The battle between timeliness and timelessness takes many casualties. Those creatives who emphasise timeliness are ephemeral artists, issuing hot takes in rapid cycles of inspiration and release. But all their remarkable speed cannot hope to match the velocity of the present. That which they make is soon forgotten or outdated. Their work is dead as soon as it issues forth from the creative womb. But those who pay no mind to the current climate—be it social, political, cultural—also birth stillborns. Because their work is isolated from, rather than immersed in, what is currently happening, it too fails to strike hearts. Timelessness, in this sense, is a synonym for irrelevance.
That’s at the macro level, the level of creative humanity as a collective. What about timeliness-versus-timelessness as an individual creative?
It manifests itself in the act of creation. Consider the difference between necessity and freedom. Timeliness is allied with necessity—I have to release it right now, at this moment, because it is perfect moment. Timelessness is allied with freedom—I can take as long as I need to get it right, because this transcends past, present and future. As a creative, you need both to produce.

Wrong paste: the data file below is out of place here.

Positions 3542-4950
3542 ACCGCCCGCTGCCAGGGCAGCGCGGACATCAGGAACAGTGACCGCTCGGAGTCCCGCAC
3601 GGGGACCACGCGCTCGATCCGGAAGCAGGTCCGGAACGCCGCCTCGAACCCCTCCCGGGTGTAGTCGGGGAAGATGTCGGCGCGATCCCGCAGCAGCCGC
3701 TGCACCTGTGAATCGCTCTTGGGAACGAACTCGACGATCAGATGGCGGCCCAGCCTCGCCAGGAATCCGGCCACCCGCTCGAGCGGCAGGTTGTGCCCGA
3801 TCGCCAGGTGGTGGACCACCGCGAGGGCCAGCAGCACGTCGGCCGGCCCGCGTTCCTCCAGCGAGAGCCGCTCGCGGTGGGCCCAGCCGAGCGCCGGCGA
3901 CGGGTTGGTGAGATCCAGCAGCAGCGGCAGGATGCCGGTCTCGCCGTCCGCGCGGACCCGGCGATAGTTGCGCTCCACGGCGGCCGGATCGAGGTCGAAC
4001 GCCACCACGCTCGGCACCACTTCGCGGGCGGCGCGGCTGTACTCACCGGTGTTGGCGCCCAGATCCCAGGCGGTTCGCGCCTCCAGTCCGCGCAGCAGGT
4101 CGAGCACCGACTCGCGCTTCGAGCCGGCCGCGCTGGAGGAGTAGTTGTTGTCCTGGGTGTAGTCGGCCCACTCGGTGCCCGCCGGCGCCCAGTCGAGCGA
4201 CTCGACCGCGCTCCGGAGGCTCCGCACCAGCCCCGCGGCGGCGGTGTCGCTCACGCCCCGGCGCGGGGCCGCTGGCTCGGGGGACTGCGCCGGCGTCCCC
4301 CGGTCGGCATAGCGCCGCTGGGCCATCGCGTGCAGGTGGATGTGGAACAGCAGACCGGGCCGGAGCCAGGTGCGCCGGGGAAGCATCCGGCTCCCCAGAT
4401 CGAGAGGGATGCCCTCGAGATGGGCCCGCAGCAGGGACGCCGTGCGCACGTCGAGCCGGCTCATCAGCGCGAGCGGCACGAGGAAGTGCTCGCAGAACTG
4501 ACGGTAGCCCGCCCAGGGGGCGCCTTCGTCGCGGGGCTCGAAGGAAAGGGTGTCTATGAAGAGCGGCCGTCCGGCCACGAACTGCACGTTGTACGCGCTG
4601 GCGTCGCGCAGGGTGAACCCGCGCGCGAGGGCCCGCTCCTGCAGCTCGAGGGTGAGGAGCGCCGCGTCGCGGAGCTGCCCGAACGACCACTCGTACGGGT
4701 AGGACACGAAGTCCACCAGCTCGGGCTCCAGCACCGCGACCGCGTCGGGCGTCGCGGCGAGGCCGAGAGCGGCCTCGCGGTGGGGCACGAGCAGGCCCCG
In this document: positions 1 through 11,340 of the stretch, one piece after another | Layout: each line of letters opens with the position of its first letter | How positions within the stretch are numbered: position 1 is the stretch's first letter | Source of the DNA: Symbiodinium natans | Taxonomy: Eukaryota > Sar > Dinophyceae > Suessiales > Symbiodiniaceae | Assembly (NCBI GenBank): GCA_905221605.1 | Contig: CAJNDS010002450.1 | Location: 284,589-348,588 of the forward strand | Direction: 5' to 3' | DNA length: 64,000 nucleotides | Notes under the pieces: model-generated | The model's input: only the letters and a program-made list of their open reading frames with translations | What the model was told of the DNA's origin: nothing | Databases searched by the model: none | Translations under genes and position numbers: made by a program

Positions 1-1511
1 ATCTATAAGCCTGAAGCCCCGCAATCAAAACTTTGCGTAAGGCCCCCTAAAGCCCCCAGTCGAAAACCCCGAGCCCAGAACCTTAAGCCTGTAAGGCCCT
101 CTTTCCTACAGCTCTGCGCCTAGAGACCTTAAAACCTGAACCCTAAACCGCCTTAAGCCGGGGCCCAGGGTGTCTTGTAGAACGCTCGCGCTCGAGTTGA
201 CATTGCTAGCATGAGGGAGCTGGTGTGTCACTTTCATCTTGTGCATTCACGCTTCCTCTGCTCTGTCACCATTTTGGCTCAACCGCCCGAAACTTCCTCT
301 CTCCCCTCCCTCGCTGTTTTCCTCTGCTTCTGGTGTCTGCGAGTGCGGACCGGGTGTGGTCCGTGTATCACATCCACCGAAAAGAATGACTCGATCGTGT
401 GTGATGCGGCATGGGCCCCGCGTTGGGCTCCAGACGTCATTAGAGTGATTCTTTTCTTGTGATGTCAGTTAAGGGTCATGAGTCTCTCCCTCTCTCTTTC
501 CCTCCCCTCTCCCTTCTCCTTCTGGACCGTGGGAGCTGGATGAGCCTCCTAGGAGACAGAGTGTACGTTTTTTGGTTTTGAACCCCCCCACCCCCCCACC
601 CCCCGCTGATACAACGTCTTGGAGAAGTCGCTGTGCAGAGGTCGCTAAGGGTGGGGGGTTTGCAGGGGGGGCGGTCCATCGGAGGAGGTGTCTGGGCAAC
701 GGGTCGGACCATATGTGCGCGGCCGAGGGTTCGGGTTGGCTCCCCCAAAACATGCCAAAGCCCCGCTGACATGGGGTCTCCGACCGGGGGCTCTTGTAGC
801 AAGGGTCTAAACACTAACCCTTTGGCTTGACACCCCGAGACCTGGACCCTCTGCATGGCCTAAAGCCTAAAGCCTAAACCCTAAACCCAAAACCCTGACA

We need time pressure. Else we would tinker and refine for eternity. There has to be a deadline, a point at which we say, “Enough”, and move on to something else. Similarly, we need to feel like we have the time to play and experiment, else we can never can go deep enough, can never ask the right questions, can never uncover the surprising answers.
Thus the battle is also a balancing act—our bodies of work and our processes of producing have to incorporate elements of timeliness and timelessness. They have to take great notice of time and space, and also exist outside of them.